Poncelet's General Theorem

The theorem as stated in Komal a Hungarian Math Magazine
: Let e be a circle of a non-intersecting pencil and let a1,a2,...,an be (not necessarily different) oriented circles in the interior of e that belong to the same pencil. Starting at an arbitrary point A0 of the circle e, the points A1,A2,...,An are constructed on the same circle, such that the lines A0A1, A1A2, ..., An-1An touch the circles a1,a2,..., an, respectively, in the appropriate direction. It may happen that at the end of the construction, we get back to the starting point, that is, An=A0. The theorem states that in that case, we will always get back to the starting point in the n-th step, whichever point of e we start from. We do not even need to take care to draw the tangents to the circles in a fixed order.

The discussion in Komal is very easy reading it is intended for secondary students. I recommend reading it via the link above.

The Applet is to help explore this theorem.

You can add new points to the cyclic polygon by clicking on the black circle. You can drag points to another location on the circle. If you mark the delete mode radio button and then click on a point it deletes the point.
Every time you do this the edges of the polygon are adjusted and a circle tangential to the edge is made. All cicles are members of the pencil generated by the black circle and the radix. Of course you can drag the radix.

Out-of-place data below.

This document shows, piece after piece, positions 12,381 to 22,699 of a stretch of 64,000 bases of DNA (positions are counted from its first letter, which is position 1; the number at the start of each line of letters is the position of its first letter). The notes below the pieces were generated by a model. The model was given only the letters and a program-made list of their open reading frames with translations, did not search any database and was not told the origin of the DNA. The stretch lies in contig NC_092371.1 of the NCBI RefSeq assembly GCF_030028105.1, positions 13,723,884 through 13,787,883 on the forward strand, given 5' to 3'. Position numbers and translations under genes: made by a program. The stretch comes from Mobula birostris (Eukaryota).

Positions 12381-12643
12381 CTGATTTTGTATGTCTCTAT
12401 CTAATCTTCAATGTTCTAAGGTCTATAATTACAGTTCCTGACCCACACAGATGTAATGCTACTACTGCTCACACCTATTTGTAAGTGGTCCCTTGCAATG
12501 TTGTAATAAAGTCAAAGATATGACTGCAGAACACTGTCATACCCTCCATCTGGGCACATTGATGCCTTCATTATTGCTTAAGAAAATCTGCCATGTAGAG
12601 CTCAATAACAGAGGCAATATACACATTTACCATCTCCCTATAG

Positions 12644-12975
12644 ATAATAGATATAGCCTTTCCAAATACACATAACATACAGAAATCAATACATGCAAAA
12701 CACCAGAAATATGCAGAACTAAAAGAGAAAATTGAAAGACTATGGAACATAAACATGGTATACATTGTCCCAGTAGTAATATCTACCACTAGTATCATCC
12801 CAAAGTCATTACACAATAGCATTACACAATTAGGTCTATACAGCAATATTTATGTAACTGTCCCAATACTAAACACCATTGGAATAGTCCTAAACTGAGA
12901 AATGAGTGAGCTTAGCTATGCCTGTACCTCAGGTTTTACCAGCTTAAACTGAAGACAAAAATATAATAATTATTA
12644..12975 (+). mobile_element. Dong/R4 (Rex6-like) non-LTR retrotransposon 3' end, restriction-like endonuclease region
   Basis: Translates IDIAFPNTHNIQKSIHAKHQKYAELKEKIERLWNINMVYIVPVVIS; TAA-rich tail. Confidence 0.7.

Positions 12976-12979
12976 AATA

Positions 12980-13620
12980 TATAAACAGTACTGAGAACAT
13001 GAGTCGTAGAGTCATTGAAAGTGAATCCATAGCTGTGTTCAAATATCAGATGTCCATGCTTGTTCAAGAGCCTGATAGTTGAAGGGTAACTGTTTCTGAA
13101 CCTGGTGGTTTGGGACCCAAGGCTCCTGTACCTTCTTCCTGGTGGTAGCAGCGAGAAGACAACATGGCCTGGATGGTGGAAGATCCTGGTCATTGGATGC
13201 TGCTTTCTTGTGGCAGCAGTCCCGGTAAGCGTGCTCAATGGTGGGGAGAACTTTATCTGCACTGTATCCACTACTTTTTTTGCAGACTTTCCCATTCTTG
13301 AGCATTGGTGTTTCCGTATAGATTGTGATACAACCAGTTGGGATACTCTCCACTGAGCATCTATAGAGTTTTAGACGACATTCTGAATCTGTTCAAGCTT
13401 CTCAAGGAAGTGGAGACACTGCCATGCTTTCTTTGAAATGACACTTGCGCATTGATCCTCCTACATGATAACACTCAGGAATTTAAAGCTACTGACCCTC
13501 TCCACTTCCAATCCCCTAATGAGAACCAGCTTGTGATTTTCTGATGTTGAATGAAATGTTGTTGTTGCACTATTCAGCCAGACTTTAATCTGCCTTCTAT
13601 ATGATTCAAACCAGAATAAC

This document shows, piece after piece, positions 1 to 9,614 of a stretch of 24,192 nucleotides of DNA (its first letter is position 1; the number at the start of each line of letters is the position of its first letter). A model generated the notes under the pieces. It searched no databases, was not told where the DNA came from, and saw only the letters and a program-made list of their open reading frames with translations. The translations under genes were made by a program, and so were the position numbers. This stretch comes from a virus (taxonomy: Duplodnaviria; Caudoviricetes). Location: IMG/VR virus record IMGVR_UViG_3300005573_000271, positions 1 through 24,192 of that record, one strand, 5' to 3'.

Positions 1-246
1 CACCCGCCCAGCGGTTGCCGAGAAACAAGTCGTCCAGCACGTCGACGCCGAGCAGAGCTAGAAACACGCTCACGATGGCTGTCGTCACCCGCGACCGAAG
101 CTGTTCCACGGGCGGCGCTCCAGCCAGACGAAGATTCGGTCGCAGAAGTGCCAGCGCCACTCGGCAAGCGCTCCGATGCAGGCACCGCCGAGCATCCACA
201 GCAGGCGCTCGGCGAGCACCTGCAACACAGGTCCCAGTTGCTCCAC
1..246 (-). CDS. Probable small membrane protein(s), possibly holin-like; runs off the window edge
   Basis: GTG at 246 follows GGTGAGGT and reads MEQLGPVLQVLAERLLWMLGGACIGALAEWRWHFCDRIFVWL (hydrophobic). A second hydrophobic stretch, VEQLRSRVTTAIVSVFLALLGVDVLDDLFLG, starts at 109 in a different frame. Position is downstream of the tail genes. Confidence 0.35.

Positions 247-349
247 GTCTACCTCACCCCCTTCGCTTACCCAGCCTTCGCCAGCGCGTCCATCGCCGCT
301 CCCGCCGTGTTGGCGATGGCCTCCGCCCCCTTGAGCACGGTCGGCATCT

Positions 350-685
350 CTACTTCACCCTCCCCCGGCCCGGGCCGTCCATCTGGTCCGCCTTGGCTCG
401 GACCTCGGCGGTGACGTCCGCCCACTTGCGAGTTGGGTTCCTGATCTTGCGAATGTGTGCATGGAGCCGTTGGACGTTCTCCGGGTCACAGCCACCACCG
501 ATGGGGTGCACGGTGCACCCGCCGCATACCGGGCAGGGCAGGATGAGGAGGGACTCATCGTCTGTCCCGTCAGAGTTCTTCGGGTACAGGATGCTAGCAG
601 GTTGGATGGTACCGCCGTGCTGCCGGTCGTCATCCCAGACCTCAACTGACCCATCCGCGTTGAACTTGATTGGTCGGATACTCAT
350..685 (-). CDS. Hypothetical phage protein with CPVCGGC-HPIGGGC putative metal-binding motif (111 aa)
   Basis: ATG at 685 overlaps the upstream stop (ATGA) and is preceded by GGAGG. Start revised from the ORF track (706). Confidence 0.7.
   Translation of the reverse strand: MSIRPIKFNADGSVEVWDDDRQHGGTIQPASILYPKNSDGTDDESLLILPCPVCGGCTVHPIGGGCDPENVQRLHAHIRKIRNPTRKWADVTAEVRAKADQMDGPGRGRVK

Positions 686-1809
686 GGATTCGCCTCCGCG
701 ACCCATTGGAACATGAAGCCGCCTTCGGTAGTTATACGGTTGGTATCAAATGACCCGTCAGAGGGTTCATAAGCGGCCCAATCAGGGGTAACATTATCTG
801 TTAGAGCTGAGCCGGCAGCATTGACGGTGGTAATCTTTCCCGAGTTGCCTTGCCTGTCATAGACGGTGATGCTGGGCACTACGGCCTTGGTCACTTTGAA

Poncelet's Theorem implies that once you create tangential circles(that are pencil members) for each edge of a cyclic polygon you can do a “rotation” by

• rotating the first point about the center of the black circle

• then drawing a new tangent to the first circle (the tangent must be on the same side as the original)

• extending the tangent to intersect the outer circle and call this intersect the second point

• repeat the above using the next circle to generate the third and subsequent points

• you will end up at the start point and a form of rotation will have happened

You can show this by checking the “rotate” radio button.

The theorem also predicts that if you change the order that the circles are used (I call this the traverse order) you still wind up back at the start point. You can see this by pressing the “Change Circle Traverse Order” button.